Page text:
One of the best ways to deal with pus in pimples is simply to keep the area thoroughly cleaned to give it a chance to heal. Pimples usually ooze pus as a consequence of a bacterial infection, though in most cases the body will heal itself with time. The most important thing for you to do is to leave the area more or less alone so that your immune system will be able to kick in. Though it may be tempting to cover the area with a bandage or concealing makeup, most experts say that it’s best to leave your pimples — even those with pus — open to the environment so that they don’t have a chance to fester and get worse. Carefully washing the affected region and keeping it clean is usually the best way to prevent bacterial spread. If your condition doesn’t improve or seems to be getting worse, a healthcare provider may prescribe a round of antibiotics or localized cortisone injections to speed things along.
Pus is usually a sign of a bacterial infection, and it’s one of the body’s many ways of trying to flush out harmful substances. It’s made up mostly of dead cells, immune proteins, and water, and it often has a yellowish tint. When pus bubbles to the surface of the skin, or when it occurs there initially in reaction to some sort of skin inflammation or irritation, the result is often a pimple. People don’t always notice the pus right away, but sometimes the outer barrier of the pimple bursts, which can lead to oozing pus. This is often more worrisome to look at than it really is concerning from a medical standpoint, but a lot of this has to do with the underlying cause.
Why Pus Occurs in Pimples
There are a couple of reasons why you might experience pus in pimples, and determining your particular situation will help you figure out how to best treat it and what to look for. Acne is one of the most common; this is a skin condition that causes minor skin eruptions all over the body, but particularly the face. Some symptoms of acne include inflammation, redness, and pain at the eruption sites. Pus appears in these instances when the pimples become irritated or infected, often as a result of a person picking at them or scratching them.
Certain types of pimples referred to as “cystic pimples” can also contain pus. Cystic pimples occur deep within the skin's surface, and don’t often go away on their own. They are often painful and can cause a burning sensation beneath the skin, as well as a red eruption on the exterior.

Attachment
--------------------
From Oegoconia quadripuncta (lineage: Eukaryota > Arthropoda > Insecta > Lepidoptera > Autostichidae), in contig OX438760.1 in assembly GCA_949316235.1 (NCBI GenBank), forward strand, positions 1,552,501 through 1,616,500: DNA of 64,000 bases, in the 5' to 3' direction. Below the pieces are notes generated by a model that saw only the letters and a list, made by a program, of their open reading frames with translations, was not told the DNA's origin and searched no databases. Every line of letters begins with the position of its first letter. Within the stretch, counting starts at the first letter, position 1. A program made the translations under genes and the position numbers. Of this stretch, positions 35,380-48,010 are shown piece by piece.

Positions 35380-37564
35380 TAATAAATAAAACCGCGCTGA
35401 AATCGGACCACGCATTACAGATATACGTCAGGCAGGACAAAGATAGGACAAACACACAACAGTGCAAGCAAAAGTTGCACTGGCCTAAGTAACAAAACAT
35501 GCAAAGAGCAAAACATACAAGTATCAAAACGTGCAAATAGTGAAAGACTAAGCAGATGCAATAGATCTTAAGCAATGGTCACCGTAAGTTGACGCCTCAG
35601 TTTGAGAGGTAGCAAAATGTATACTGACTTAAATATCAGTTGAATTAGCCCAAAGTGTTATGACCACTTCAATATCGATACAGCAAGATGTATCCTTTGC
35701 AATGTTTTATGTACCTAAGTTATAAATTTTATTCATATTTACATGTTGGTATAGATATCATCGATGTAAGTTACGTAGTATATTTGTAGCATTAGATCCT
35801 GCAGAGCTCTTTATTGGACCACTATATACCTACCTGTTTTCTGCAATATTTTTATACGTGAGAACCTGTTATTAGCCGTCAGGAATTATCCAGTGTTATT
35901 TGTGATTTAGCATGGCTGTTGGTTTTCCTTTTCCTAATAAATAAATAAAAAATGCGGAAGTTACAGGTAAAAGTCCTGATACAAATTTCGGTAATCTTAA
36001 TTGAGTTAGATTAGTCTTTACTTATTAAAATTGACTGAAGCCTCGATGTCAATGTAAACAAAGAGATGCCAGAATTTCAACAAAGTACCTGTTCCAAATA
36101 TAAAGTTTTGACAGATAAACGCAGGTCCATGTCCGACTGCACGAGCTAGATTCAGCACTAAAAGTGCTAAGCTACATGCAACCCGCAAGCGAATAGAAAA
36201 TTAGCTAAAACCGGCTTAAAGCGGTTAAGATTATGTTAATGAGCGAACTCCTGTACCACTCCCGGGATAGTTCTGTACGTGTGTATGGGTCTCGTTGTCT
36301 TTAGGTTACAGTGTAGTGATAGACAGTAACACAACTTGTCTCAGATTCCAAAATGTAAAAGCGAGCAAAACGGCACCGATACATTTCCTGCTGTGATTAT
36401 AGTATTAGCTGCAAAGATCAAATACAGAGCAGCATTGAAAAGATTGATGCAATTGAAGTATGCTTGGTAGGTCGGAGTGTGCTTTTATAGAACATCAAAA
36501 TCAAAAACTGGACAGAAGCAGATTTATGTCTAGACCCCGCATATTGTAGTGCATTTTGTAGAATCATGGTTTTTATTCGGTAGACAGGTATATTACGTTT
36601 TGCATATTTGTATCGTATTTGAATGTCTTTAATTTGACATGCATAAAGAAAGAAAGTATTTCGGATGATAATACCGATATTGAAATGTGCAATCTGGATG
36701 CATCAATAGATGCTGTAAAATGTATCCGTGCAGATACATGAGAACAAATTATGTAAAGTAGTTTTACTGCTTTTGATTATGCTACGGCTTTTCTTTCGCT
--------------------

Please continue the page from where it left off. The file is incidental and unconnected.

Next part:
Fluctuations in hormones can sometimes also be to blame. Many women experience breakouts immediately before the start of their menstrual periods, and menopausal women are also at risk for developing pus-filled acne. Other factors influencing pimples include diet, genetics, skin type, and stress. In addition, hygiene practices and skin sensitivity to cosmetics may also play important roles.
Keeping the Area Clean
One of the first things you’ll want to do when you notice pus in a pimple is to carefully wash and dry the area with a clean, damp cloth. Warm but not hot water is usually best. The moist heat will draw out the pus to the surface of the skin, allowing for it to be gently expressed. Although it is generally not recommended to squeeze deep rooted or cystic pimples, those that are superficial can be gently squeezed to express some of the pus, but be on the lookout for blood — if you see blood mixed with pus, you should stop and get medical help, since this could be a sign of a more serious skin issue and could also be putting you at greater risk of continued infection.
Reducing Oil Build-Up
There are a number of over-the-counter acne preparations and pimple medications that can be helpful when it comes to drying the blemishes and reducing the oil build-ups that can cause them to grow. These might be useful, but shouldn’t normally be applied to skin that is broken or pimples that occur on or around the eyes. A pimple that is simply oozing a small amount of pus might benefit from a drying solution, but pay close attention to adverse reactions. Any itching, flaking, or redness of the skin is usually a sign that you should discontinue the medication.
Pus-filled pimples that don’t seem to be going away on their own or that seem to be getting worse may require a stronger solution. Dermatologists and other skin care experts often recommend a series of antibacterial drugs to target the underlying infection. These sometimes take a little while to start working, but they kill the bacteria responsible for the pus in the first place, which ultimately will cause the pimples to die down or disappear in most people. Depending on the circumstances your healthcare provider might also recommend cortisone injections at the site; these tend to reduce inflammation, pain, and redness, and can promote healing.
A Word of Warning on Concealers
Many people consider pimples to be a blemish that should be covered up before leaving home. Skin care specialists don’t usually recommend wearing concealers or other make-up products on pimples for long, though, since these can block the skin’s pores and make oil build-ups beneath the surface even worse, and bandages can do the same thing. This is particularly true for pimples that are actively oozing pus. Though theses sorts of blemishes may be unsightly, experts don’t usually recommend trying to cover them since this can make healing take even longer. If you must use a concealer, try to wear it only briefly and be sure to thoroughly wash and dry your face as soon as possible. Bandages should also usually be removed promptly as well.